In response to Bikini vs. Burqa, I was asked the following question:
“In the context of Islam, are women who do not choose to dress modestly “asking for it”? Who gets the
blame when a woman is sexually harassed or assaulted?”
Here’s my response:
I believe this question is referring to the wording of the translation of Qur-an 33.59:
“O Prophet, say to your wives and your daughters, and the women of the believers to draw part of their outer garments over themselves. It is likelier that they will be recognized and not molested.”
I supposed this could be taken as implying- or at least allowing- that women who do not dress this way will be molested (or harassed) and that it’s their fault.
This is absolutely not the case, however. I base that on my understanding of other verses in the Qur-an, the primary source of Islamic information, including moral and legal information.
(1) Qur-an 53.36-38
“Hasn’t he been informed of what is in the scrolls of Moses
And of Abraham, the one who fulfilled (his covenant)?:
That no bearer of a burden shall bear the burden of another…”
No one can bear the blame for someone else’s actions. That’s clear. If someone does wrong, he or she alone is to blame. It should be pointed out that Muslims believe this concept to also be in the lost books of Moses and Abraham, so we don’t believe that Allah has ever allowed a person to be blamed for another’s actions.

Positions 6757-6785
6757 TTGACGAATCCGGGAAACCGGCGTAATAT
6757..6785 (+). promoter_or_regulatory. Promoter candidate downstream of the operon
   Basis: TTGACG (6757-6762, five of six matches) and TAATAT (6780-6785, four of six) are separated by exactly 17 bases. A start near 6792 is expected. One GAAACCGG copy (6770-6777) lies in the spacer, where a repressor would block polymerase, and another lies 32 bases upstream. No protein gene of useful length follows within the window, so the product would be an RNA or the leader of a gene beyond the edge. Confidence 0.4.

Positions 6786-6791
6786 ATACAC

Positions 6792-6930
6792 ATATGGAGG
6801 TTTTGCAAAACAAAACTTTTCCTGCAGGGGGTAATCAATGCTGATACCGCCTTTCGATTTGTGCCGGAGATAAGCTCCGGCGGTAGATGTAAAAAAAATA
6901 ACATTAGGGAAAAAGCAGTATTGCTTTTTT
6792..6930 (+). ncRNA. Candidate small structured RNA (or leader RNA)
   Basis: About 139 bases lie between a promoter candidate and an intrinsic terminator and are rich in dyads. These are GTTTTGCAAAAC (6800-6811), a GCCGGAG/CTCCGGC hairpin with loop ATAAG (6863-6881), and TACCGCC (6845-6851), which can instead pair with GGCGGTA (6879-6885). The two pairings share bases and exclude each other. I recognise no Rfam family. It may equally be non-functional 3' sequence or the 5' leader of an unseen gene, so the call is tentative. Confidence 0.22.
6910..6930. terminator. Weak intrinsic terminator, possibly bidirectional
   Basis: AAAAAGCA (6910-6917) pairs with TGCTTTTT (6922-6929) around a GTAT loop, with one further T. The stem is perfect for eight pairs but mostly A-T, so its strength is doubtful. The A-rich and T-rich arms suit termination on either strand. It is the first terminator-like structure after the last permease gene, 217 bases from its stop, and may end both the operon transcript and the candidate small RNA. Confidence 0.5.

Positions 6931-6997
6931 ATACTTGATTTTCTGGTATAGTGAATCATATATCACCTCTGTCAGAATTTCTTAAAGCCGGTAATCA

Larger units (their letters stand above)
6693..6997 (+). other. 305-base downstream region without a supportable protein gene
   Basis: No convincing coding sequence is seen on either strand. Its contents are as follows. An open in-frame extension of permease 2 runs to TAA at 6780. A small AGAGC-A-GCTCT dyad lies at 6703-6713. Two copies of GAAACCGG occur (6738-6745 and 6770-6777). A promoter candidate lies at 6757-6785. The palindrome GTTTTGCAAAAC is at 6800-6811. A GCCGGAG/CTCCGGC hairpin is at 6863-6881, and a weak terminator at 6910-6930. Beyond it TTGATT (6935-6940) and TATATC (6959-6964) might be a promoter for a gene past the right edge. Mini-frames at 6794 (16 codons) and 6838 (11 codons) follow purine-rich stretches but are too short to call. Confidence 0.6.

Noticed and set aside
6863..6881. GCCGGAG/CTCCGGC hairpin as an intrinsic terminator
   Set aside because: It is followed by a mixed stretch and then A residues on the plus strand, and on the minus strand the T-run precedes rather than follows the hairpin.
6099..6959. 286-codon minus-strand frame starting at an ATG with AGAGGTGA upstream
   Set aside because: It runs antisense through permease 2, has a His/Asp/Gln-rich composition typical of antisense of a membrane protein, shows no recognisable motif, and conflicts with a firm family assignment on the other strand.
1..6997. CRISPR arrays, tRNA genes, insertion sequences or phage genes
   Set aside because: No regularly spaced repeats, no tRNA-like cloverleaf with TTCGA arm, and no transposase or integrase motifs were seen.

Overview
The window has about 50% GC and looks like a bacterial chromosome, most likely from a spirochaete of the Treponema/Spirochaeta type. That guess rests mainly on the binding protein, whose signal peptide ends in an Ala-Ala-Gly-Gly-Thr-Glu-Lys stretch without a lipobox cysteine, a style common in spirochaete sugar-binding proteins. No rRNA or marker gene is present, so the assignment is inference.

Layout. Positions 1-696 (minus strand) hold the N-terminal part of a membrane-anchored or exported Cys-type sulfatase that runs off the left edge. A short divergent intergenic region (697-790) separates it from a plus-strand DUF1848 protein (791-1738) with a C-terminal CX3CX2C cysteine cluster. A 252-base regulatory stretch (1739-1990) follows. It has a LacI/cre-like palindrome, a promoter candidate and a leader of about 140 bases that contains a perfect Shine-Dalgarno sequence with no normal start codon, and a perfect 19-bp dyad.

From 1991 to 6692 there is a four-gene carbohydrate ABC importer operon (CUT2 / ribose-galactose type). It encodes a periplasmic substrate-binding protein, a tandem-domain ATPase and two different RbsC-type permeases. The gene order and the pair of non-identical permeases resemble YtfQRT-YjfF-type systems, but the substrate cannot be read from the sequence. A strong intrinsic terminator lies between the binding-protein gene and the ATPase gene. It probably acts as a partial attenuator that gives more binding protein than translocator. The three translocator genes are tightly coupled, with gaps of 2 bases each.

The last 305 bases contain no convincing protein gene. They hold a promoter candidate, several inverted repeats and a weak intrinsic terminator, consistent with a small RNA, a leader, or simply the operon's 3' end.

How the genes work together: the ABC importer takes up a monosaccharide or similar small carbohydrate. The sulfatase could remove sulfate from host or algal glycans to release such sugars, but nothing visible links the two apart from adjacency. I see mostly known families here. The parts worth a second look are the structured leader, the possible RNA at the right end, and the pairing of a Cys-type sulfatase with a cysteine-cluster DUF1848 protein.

(2) Qur-an 24.30
“Say to the believing men to lower their gazes and to guard their private parts…”
The same directive is addressed to the believing women, followed by instructions about modest dress. In the explanation given by scholars, this refers to lowering their gaze from women, other people’s private parts (i.e. those which are supposed to be covered) and at obscene objects. The term “lower the gaze” is explained in narrations reported from the Prophet as not following the first (unintentional) look with a second (intentional) look or stares.
So regardless of how a woman is dressed (and she is allowed to dress in a way considered “immodest” in Islamic values) a man is not supposed to look at her. If he’s not supposed to be ‘ogling’ her, or ‘checking her out’, then of course he is not allowed to go further than that.
(3) Qur-an 17.32
“And do not approach zinaa…”